**Background on LASSO:**

We often wish to identify which of multiple serum or urine biomarkers are independently associated with kidney disease outcomes. Traditional variable selection methods may perform poorly when evaluating multiple, inter-correlated biomarkers. An alternative is the LASSO (Least Absolute Shrinkage and Selection Operator) procedure, which uses cross-validation to determine both the number of included predictors and the degree of shrinkage to avoid over-fitting. LASSO is well suited for so called high-dimensional data, where the number of predictors may be large relative to the sample size, and the predictors may be correlated.

**Reference:**

Tibshirani R. Regression shrinkage and selection via the lasso. *J Royal Statist Soc B. *1996;58:267-288.

**Helpful websites for further reading:**

https://cran.r-project.org/web/packages/glmnet/vignettes/glmnet_beta.html

http://web.stanford.edu/~hastie/glmnet/glmnet_alpha.html

**Sample code in R:**

**# Install and then load the glmnet package: **

**http://www.r-bloggers.com/installing-r-packages/**

**# Then, import your data to R:**

> mydata <- as.matrix(read.csv(file="c:/forlasso.csv", sep=",", header=TRUE))

**# view first row of data**

> mydata[1,]

**# outcome y is in column 1**

> y<-mydata[,1]

**# covariates start in column 2**

> x<-mydata[,-1]

**# optional penalty factor to force variable (0 = no shrinkage) or not (1 = default shrinkage)**

**# In this example we are forcing only predictor 1**

> penalty<-c(0,1,1,1,1,1,1,1,1,1,1,1,1)

**# Run LASSO**

**# Does k-fold cross-validation for glmnet, produces a plot, and returns a value for lambda**

**# (glmnet can fit linear, logistic, multinomial, poisson, and Cox regression models)**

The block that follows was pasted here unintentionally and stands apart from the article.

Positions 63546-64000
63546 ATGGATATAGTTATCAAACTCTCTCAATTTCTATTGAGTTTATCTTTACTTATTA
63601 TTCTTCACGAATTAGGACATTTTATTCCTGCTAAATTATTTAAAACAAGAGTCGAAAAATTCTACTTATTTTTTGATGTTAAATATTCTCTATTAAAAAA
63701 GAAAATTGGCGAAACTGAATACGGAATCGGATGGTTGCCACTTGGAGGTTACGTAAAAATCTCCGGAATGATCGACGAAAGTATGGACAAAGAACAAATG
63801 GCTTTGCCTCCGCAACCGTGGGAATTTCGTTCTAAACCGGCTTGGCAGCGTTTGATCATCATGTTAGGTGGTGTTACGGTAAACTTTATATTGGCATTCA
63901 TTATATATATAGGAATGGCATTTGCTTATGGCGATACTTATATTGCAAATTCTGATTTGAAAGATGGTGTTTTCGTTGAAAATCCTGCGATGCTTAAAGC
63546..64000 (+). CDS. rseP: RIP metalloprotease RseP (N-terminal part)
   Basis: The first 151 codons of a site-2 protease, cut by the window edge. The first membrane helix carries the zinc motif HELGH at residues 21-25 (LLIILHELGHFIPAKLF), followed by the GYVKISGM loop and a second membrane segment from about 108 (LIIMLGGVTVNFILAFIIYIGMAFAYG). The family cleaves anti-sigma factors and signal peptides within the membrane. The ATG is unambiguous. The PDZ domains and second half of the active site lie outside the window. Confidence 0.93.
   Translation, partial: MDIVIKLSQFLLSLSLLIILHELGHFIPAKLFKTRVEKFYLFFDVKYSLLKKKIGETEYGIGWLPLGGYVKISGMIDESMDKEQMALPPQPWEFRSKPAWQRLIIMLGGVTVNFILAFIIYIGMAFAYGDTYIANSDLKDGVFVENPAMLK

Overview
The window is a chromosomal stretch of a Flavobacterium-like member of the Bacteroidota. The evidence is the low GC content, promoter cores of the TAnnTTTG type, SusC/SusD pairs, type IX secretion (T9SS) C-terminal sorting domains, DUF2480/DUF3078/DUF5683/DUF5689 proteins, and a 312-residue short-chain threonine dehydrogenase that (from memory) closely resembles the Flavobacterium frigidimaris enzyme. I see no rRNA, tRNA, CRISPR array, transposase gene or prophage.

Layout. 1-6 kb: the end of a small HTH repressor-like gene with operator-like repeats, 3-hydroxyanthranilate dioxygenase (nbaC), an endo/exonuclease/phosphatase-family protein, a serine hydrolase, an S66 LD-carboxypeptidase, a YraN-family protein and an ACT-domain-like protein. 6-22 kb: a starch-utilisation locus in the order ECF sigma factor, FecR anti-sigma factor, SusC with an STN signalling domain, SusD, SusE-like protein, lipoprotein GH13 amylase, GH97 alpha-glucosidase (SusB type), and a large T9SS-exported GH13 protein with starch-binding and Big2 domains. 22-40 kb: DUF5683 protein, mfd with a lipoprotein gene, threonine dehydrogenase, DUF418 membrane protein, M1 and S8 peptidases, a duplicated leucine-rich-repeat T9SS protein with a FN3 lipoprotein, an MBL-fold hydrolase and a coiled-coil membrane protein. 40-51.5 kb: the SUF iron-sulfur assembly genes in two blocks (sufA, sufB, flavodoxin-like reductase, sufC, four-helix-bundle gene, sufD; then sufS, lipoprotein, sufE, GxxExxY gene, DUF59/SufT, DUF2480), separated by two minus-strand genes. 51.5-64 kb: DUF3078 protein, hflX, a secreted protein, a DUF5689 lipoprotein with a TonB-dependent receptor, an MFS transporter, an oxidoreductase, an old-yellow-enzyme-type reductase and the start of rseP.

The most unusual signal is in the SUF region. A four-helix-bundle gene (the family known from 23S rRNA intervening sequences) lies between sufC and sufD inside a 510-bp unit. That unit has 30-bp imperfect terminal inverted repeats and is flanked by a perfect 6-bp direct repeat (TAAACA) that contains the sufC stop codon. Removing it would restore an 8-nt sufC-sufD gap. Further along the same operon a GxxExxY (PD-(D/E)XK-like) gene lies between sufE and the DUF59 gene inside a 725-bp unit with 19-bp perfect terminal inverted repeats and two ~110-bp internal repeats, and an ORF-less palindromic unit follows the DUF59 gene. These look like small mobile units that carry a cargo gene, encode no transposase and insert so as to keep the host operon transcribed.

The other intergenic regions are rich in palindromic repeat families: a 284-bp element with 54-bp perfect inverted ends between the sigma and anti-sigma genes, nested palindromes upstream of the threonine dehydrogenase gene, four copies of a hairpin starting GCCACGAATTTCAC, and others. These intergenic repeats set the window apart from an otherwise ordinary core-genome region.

> fit1=glmnet(x,y, family="gaussian", penalty.factor=penalty)

> cvob1=cv.glmnet(x,y)

> plot(cvob1)

**# The output from cvob1 will give us the lambda value associated with the smallest cross-validated error: **

> cvob1$lambda.min

[1] 0.0344316

**# In this example, the minimum lambda value is 0.0344316. We will apply that lambda value to obtain fitted values for the sparse solution to the model:**

> coef(fit1,s=cvob1$lambda.min)

**# same as this:**

> coef(fit1,s=0.0344316)

14 x 1 sparse Matrix of class "dgCMatrix"

1

(Intercept) -0.010844903

predictor1 0.046949347

predictor2 .

predictor3 .

predictor4 .

predictor5 0.022958117

predictor6 .

predictor7 .

predictor8 .

predictor9 0.007559065

predictor10 0.060811847

predictor11 .

predictor12 -0.031175263

predictor13 -0.034677144

These are standardized regression beta coefficients, showing us that predictors 12 and 13 are associated with lower values of the outcome, while predictors 1, 5, 9, and 10 are associated with higher values.

These selected predictors can be used in an ordinary regression model to obtain adjusted estimates, confidence intervals, and p-values. As a next step, run your adjusted linear regression model, retaining only the predictors selected by LASSO (plus any other important background covariates, as appropriate).